A router and a modem may be combined into one device by some Internet service providers (ISPs), but they are not the same. Each participates in a unique but equally crucial function in tying networks to the Internet and one another.
While a modem links those networks to the Internet, a router establishes the networks and controls the data flow inside and among them. By transforming signals from an ISP into digital signals that can be understood by any connected device, modems create a connection to the Internet. To connect to the Internet, a single device can plug into a modem; alternatively, a router can help spread this signal among numerous devices connected to an established network, enabling all of them to connect to the Internet at once.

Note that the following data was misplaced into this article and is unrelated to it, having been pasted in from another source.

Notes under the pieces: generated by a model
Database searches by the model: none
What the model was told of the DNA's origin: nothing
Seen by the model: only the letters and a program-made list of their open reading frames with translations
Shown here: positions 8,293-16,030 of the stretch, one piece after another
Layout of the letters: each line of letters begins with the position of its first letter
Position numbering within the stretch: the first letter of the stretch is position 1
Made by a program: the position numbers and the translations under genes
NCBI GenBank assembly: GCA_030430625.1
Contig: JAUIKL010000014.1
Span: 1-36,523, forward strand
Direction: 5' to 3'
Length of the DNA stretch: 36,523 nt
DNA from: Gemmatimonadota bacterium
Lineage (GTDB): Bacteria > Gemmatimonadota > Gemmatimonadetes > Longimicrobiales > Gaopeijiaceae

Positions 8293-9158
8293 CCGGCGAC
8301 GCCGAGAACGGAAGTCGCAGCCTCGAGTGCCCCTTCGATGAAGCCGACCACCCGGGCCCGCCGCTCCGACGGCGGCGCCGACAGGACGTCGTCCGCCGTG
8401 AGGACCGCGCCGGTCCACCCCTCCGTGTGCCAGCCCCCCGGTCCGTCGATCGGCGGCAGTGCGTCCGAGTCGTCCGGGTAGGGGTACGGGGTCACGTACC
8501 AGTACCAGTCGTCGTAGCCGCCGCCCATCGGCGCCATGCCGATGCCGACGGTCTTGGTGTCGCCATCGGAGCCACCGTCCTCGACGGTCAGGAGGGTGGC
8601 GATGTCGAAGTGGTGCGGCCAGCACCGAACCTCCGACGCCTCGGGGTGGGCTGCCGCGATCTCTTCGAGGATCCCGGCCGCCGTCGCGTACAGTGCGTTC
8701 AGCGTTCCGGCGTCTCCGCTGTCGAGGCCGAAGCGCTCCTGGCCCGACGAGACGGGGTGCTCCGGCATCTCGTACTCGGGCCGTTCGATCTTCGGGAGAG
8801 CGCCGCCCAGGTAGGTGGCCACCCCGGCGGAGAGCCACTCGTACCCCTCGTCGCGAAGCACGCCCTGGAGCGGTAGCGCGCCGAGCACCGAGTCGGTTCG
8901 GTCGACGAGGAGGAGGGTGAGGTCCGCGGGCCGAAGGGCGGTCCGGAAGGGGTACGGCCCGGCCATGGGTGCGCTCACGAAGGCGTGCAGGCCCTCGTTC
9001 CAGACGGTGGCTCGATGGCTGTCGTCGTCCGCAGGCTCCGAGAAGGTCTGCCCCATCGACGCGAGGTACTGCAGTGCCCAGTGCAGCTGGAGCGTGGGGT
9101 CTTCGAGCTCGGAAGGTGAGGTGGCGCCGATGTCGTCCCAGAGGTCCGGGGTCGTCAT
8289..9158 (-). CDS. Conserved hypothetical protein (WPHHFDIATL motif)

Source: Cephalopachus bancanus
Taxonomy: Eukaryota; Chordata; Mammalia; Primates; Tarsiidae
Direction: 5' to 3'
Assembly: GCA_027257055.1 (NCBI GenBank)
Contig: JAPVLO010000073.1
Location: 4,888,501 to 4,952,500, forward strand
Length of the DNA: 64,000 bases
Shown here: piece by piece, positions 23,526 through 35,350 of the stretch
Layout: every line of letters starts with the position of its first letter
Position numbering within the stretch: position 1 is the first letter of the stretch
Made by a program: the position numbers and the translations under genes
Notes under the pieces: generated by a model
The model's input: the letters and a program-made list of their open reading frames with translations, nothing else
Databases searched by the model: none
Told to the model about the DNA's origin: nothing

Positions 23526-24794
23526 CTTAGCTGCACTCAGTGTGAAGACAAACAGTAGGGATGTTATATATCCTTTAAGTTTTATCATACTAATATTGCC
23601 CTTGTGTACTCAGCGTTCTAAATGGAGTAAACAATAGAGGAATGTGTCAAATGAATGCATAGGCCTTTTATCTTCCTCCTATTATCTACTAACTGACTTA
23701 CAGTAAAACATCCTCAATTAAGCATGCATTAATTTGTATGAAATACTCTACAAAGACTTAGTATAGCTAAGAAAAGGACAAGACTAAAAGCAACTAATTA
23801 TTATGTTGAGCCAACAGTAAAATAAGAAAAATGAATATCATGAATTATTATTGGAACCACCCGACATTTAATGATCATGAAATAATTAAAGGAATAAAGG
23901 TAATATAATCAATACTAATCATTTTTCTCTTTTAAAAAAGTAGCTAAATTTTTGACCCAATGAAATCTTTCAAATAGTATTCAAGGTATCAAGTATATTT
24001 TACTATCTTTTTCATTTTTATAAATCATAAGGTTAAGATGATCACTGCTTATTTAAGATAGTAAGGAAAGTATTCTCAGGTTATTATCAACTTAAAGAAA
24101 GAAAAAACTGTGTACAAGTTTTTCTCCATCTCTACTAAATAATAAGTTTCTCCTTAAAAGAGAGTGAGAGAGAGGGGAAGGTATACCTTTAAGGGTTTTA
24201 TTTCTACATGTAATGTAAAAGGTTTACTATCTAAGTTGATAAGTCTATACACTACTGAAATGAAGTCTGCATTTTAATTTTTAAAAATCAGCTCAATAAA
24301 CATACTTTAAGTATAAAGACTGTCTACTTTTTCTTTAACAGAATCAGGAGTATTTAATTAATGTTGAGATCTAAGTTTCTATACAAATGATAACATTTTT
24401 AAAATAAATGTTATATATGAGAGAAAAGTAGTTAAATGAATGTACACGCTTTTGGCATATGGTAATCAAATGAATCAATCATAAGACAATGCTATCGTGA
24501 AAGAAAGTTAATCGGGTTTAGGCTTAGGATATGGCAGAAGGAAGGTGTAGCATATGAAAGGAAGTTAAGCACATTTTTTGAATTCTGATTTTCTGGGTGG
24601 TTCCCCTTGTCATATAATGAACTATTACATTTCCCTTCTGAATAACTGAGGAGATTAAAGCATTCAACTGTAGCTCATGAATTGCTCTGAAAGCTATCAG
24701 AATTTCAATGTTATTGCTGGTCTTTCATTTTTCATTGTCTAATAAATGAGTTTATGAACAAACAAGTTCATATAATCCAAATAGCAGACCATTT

Consider this: If Bob has a router but no modem, he can still set up a local area network (LAN) and transport data among the connected devices. He won’t be able to link that network to the Internet though. Alice, on the other hand, only has a modem. She’ll be able to use one device to access the Internet (like her laptop for work), but she won’t be able to share that Internet connection with several devices (say, her laptop and her smartphone). Carol, on the other hand, has a modem and a router. She can connect her desktop computer, tablet, and smartphone to the Internet simultaneously by creating a LAN using both of her devices.